[Comp-neuro] spontaneously emerging cognitive capabilities

Mario Negrello mnegrello at gmail.com
Fri Aug 15 23:32:16 CEST 2008

> Dear Claudius, List,

> To be specific, we found that letting a system with a well
> defined autonomous neural activity interact with sensory
> inputs, results in the system performing a non-linear
> independent component analysis of its own. We believe this
> result to be remarkable. The standard approach is to write  
> specialized codes for algorithms like the ICA, and not to
> obtain them as spontaneously emergent cognitive capability,
> resulting just from the general meta-principles used for the
> layout of the neural architecture.

I found something similar, using an approach that may cause frowns of  
disdain, or complacent smiles, but here it goes.
Using evolutionary robotics paradigm, i evolved 3D ODE physical  
simulations of holonomic robots (3 wheels) with a pan tilt camera (4x4  
pixel retina). The task was to follow some moving objects, while  
avoiding others, in a simulated environment. I will not go into the  
complications of the methods, but will summarize some results of the  
networks analysis i performed on the robots that were able to solve  
the task.

It turns out that no matter how large the hidden layer (up to 40  
recurrent sigmoidal units), no matter how complex looking the  
attractors are in phase space, the PCA of the hidden units reveal that  
there is a massive reduction of dimensionality. Essentially, PCAs of  
the activities of the hidden layer during behavior are only two(!)  
dimensional. Justifiably or not, I was staggered (but i acknowledge  
that some may think this is trivial). From the perspective of the  
motor units (which output force, so acceleration), the 16 sensory  
units, mapping to a recurrent hidden layer of another 40 (so, very  
complex attractors and transients), perform a massive reduction of  
dimensionality, which would have been concealed had i not performed  
the pcas. This is far from standard practice in the field of neurally  
controlled evolutionary robotics. We thrive in thinking that  
attractors are supercomplex.

I think this is interesting because it was a product of structural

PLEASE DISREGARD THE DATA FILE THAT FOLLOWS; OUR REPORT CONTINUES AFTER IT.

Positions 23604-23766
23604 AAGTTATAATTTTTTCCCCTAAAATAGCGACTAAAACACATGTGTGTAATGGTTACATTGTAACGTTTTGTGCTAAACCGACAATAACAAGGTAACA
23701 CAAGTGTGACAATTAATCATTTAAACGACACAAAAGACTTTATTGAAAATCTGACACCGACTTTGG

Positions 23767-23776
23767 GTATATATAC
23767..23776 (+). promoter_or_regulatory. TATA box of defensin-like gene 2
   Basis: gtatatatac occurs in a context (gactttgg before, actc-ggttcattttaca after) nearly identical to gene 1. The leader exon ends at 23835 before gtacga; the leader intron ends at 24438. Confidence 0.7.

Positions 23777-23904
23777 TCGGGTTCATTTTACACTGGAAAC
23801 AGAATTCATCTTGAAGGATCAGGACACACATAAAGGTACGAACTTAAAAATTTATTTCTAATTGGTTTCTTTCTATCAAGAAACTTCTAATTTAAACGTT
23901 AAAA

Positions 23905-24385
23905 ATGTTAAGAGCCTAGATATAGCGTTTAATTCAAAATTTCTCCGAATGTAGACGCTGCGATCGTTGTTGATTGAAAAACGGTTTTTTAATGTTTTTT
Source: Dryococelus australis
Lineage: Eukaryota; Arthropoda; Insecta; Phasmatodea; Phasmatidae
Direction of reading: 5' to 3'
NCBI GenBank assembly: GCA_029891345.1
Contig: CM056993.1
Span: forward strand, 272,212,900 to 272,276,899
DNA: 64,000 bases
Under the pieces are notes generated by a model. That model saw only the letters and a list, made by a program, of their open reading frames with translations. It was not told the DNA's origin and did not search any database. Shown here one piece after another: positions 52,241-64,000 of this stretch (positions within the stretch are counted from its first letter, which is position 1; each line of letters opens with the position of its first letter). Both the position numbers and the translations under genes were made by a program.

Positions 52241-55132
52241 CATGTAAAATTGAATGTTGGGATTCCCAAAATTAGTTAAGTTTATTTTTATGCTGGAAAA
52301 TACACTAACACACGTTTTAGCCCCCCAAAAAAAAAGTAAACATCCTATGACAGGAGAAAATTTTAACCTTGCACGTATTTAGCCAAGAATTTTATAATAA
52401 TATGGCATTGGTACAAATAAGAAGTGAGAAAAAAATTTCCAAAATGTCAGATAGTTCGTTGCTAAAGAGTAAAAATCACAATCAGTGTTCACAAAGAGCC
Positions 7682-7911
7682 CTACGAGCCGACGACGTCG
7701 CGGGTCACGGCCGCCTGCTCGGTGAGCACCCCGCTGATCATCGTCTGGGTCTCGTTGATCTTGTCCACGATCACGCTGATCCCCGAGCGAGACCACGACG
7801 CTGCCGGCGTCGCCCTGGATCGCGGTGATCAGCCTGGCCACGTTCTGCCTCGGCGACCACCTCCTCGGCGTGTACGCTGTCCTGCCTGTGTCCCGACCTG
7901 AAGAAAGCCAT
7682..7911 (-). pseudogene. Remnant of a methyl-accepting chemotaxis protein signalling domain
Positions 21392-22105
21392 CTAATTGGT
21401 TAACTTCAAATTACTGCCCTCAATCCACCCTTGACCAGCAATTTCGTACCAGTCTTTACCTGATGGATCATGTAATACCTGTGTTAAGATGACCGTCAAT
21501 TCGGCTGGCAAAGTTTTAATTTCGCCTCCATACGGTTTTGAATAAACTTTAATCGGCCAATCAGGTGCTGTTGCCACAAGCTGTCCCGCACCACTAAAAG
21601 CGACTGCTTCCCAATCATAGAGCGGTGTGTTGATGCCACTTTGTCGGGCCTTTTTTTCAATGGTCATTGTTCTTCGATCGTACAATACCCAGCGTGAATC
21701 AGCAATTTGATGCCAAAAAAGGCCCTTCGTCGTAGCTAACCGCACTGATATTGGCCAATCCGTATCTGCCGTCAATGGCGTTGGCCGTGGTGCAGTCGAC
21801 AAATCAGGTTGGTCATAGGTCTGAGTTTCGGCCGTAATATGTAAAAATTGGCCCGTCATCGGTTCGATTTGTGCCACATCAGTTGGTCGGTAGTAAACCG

evolution of the networks (units, connections, weights, biases) not of  
gradient descent, which would have surprised me less.

Someone might point out that, in a sense, i only got out what i put  
in, that is, two motor units, two dimensions in the pca. But you see,  
(1) the networks were evolved structurely, and (2) every motor unit  
receives from a number (up to 20) of its peers in the hidden layer,  
sort of like in liquid state machines or echo state networks, where  
the output is a linear combination of the hidden layer. (although in  
my case i have recursions also in the output units). Though I can, to  
be sure, invent explanations based on embodiement and reduction of  
dimensionality, this result was still surprising.

In which case, i would like to extrapolate and ask a couple of  
questions, regarding the networks of simple organisms, such as insects  
or worms.

Recently, Jim made two points concerning modelling and complexity of  
biology, citing a fellow of his, who studied extensively the neurons  
of some worm to very minute anatomical details. Took him his best  
years. To this Jim said (1) detailed biological models are more  
informative, (2) mathematical abstractions fall short in biology. Good  
points to be taken very seriously.


1.  True, the networks are organized around the function i prescribed,  
but I still hadn't seen it coming. Anyone wants to comment on my lack  
of foresight? Is this trivial?
2. Is it possible that organismic networks of significant complexity  
at a variety of magnification factors (from molecules to networks),  
may in fact, from the perspective of motor behavior, be in fact  
simple? Their networks surely are complex, but must their attractors?  
(before someone rushes in with various imprecations, i realize that  
motor behavior is not the only thing organisms do).
3. Do you believe in abstract principles that organize neural systems  
of living beings, as for instance in a balancing equation matching  
organisms and environment?
4. Is this a lump of BS? (pardon my french)

A good weekend,

| www.firingrates.blogspot.com |

If the human brain were so simple that we could understand it,
we would be so simple that we couldn't.
-- Emerson Pugh

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